His boorishness is rubbing off on the people who work for him. When confronted with a recent article in which many of Trump's closest advisers in the first term said they are shocked that none of the exposés and revelations about his manifest unfitness have made a dent in his popularity among Republicans, Trump spokesman Steven Cheung issued this statement:

“These media whores are always looking for their next grift — whether its book deals or cable news contracts — because they know their entire worth as human beings revolve around talking about President Trump..."

For the record, Kelly hasn't made even one appearance on television that I'm aware of nor has he written a book. 

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Trump's rhetoric has always been violent and lurid going back to the days when he proclaimed, "I love waterboarding," and regaled his audiences with tales of generals in days gone by summarily executing dozens of Muslim prisoners with bullets dipped in pigs' blood. But recently, he's adopted the language of fascists from the 20th century, declaring that immigrants are "poisoning the blood of our country" and promising to rid the country of the “communists, Marxists, fascists and radical left thugs that live like vermin" within it. He has defied the proclamations of judges in his various lawsuits and criminal cases to refrain from intimidating witnesses and causing his rabid followers to issue threats against them. The violence is coming to a boil just below the surface.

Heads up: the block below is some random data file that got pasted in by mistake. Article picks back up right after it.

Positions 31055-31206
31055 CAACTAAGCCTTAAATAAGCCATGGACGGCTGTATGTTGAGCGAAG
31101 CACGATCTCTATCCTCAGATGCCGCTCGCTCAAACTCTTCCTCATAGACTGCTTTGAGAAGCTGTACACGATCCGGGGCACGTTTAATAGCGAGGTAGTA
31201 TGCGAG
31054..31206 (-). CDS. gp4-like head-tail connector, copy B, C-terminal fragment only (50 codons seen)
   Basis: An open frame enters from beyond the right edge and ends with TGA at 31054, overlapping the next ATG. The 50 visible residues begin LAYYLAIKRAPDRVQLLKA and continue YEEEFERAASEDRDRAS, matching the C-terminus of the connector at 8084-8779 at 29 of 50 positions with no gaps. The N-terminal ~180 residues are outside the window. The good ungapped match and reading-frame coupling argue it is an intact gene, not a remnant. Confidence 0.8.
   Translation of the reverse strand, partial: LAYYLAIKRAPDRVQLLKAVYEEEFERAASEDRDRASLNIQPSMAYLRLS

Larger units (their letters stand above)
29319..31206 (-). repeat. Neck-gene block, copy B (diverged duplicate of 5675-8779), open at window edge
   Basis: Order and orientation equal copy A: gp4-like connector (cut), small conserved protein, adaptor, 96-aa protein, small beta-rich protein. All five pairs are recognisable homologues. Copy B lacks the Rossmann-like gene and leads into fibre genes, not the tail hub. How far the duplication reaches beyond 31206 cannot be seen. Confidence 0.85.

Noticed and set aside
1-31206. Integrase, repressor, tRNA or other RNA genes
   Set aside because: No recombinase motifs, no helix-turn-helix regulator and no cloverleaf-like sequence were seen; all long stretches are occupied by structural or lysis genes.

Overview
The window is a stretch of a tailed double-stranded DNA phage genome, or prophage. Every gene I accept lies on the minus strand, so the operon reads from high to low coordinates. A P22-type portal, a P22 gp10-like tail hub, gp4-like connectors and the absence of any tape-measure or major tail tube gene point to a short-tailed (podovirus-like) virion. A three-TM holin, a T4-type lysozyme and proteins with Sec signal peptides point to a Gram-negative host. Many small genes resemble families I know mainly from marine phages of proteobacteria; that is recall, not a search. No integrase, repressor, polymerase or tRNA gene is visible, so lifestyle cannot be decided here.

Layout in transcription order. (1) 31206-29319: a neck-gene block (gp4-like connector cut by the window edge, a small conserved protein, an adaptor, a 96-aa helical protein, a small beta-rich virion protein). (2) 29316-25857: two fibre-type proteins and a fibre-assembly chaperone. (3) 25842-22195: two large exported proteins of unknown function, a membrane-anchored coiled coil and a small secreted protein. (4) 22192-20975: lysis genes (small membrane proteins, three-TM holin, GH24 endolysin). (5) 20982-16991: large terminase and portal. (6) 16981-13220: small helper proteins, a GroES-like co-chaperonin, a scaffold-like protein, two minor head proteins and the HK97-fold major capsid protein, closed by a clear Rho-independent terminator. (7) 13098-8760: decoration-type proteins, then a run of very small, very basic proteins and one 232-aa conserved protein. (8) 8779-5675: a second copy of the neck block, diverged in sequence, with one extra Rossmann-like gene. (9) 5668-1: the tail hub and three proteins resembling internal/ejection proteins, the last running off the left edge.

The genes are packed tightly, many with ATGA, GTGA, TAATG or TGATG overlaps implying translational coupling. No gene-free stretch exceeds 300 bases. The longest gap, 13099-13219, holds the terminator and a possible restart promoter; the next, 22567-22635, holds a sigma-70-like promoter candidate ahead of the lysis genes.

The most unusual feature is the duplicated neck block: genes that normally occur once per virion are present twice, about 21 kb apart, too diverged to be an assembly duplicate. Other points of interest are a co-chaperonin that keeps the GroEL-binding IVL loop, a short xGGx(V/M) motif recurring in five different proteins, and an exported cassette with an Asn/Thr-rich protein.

Trump's intolerance truly is ecumenical in that it could be any group, any individual, any foe or (former) friend at any given moment. It's entirely self-serving. 

I suspect that most journalists and pundits just shrug their shoulders and say, "oh that Trump, you know how he is." And maybe his more sophomoric rhetoric isn't really that important in the grand scheme of things, particularly compared to his actual plans and policies which are truly terrifying and require that the media pay close attention and make it their mission to ensure that the public understands the threat he poses in a second term. 

But there is an effect on our culture and our politics from his crude behavior. Chris Christie appeared on CNN's State of the Union on Sunday and said it plainly: 

When you show intolerance toward everyone, which is what [Trump] does, you give permission as a leader for others to have their intolerance come out. Intolerance toward anyone encourages intolerance toward everyone.